MOBILE, Alabama - The prosecution and defense
have rested in the case of a former Chickasaw Police Officer. Bob Ingle
is accused of raping his step-daughter, Rebecca McEvoy.
McEvoy, who was ten years old when she told her best friend she had
been abused by her stepfather, was killed in an unrelated car crash in
January 2008. Since her death, Ingle's attorneys have fought to have
the case dismissed based on what they say is his constitutional right
to confront his accuser.
The trial, which has been delayed at least six times over the past two
years, began with Assistant District Attorney Ella Byrd telling jurors
they would hear the words of Rebecca through the testimony of her
friend, her sister, a doctor and a nurse.
During his opening statement, defense attorney Michael Harbin
repeatedly reminded jurors Ingle is presumed innocent. The soft-spoken
attorney read his opening statement from behind a podium saying
prosecutors have to prove their case with "hard, believable, credible
evidence." "Don't convict on suspicion. Don't convict on emotion," said
Circuit Court Judge Michael Youngpeter granted a motion to suppress
testimony in the trial, not allowing testimony about what Rebecca said
during the evidence gathering process. "This case is a little different
than other cases like this," said Byrd, who told reporters outside the
courtroom that the restrictions on the evidence made this case
Everyone, except the attorneys, jurors and court staff, were asked to
leave the courtroom during the testimony of Rebecca's young friend.
Byrd told reporters the judge's decision to vacate the courtroom was
based on the age of the witness.
The most emotional testimony of the day came from Rebecca's sister,
Nina Tucker, who testified in December 2006 Rebecca also told her about
the rape. Tucker, 25, said while Rebecca was riding with her in the
car, Rebecca told her something bad had happened. Tucker testified
Rebecca did not want to tell her exactly what happened because she
didn't want to say a "bad word." Tucker testified she then gaver her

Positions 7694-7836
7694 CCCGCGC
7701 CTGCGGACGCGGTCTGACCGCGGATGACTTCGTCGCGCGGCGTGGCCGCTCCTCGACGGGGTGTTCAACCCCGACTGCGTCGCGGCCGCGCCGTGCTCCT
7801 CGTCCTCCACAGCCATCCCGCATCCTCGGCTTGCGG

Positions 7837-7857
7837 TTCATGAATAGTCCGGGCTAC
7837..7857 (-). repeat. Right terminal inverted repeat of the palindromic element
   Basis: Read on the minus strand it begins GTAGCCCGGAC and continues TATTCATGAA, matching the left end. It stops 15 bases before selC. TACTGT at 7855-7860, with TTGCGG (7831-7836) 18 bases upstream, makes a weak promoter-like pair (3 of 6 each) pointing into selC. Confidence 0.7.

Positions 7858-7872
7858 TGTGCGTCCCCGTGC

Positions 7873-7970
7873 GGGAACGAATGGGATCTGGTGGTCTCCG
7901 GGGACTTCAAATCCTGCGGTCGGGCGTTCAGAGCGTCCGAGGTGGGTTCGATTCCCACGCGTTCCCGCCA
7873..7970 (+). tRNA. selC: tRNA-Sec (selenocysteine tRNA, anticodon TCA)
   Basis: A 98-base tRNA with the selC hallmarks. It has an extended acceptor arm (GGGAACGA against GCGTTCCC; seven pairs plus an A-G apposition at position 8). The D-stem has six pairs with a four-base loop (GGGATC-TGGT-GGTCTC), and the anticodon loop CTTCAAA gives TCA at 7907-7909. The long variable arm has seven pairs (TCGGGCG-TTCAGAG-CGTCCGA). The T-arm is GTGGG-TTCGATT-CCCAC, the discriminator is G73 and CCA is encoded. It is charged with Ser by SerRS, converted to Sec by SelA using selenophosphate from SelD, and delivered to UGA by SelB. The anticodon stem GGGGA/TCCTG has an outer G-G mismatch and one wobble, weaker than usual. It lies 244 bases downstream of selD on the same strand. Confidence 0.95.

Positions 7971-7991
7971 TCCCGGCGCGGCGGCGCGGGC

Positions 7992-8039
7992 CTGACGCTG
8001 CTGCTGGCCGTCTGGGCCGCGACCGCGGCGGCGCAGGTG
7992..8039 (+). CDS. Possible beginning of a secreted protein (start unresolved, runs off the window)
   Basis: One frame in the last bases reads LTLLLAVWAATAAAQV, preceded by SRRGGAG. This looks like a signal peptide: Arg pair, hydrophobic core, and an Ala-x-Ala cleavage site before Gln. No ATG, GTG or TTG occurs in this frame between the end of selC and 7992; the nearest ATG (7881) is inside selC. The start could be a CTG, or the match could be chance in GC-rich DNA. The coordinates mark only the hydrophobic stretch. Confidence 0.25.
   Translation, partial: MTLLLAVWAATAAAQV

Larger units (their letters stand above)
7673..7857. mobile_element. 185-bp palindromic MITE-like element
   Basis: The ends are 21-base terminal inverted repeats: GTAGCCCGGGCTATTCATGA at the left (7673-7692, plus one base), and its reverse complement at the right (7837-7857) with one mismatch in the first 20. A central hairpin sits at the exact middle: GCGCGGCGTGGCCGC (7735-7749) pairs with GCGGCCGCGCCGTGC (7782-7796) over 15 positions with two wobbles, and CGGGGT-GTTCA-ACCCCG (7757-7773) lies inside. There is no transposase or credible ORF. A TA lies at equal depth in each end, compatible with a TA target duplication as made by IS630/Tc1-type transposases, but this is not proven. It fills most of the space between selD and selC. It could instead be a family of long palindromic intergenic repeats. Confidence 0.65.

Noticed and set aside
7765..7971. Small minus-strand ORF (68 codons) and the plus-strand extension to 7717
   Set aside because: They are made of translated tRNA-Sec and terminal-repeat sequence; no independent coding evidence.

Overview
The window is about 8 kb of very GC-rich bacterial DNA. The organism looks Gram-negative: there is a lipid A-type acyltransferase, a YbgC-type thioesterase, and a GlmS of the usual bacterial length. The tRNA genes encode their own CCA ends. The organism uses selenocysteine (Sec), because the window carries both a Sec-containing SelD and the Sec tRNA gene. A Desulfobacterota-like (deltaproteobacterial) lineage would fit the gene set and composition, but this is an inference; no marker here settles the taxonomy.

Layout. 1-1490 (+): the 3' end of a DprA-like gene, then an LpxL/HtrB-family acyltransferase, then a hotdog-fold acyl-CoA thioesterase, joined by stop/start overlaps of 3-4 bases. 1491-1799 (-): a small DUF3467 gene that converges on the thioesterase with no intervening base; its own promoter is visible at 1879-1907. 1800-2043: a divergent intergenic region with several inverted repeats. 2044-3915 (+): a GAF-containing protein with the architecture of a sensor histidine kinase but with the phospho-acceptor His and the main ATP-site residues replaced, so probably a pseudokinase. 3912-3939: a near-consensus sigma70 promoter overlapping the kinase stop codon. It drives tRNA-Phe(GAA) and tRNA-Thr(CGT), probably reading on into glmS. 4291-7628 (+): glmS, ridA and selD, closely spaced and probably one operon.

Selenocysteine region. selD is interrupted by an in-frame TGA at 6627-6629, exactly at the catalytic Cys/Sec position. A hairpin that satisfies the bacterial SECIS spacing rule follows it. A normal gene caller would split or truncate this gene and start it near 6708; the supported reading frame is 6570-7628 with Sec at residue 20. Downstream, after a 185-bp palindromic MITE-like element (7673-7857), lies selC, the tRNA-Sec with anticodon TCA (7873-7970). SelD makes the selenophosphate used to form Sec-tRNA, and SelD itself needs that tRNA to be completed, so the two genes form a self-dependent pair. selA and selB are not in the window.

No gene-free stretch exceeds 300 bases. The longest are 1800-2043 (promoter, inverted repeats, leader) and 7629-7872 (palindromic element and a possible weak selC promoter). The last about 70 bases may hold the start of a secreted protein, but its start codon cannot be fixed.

sister a piece of paper and a pen and Rebecca agreed to write what
happened. She wrote the word "sex," according to Tucker's testimony.
Tucker, who fought back tears throughout her testimony, said the next
day she took Rebecca to USA Children's and Women's to be examined by a
doctor and a nurse. At the hospital, Tucker says Rebecca was given a
drawing of the human body, and she was asked to show the doctor where
she was touched.
Byrd also asked Tucker about her relationship with a boyfriend she met
on the Internet. Tucker testified she bought Daniel Watts, who lived in
California, a plane ticket to fly to Alabama. Tucker acknowledged Watts
had committed an "unregisterable sex offense" involving a 16 year old
girl when he was 19, but she said Rebecca was never left alone with him.
Tucker, who mentioned during her testimony that she was also sexually
abused as a child, answered questions about the abuse on
cross-examination. Harbin asked Tucker if the abuse she suffered was
similar to the abuse she alleges her sister endured. Tucker said it was
not. Tucker testified there was not "penetration" in her own abuse.
Dr. James Hanley, the doctor who examined Rebecca, testified the child
had "healing abrasions" in her private area. Dr. Hanley, who said DNA
was not collected because Rebecca said the abuse happened more than 72
hours previously, testified the injuries were consistent with
penetration and sexual abuse. On cross examination, Hanley acknowledged
the injury could have been caused by an object, but he said it was not
Rebecca's biological father, her mother and Sgt. Leroy Smith of the Saraland Police Department also took the stand Tuesday.
Before the trial began Tuesday, Bob Ingle, who faces life in prison if
he's convicted, turned down a plea deal, but prosecutors would not
disclose the terms of the deal.
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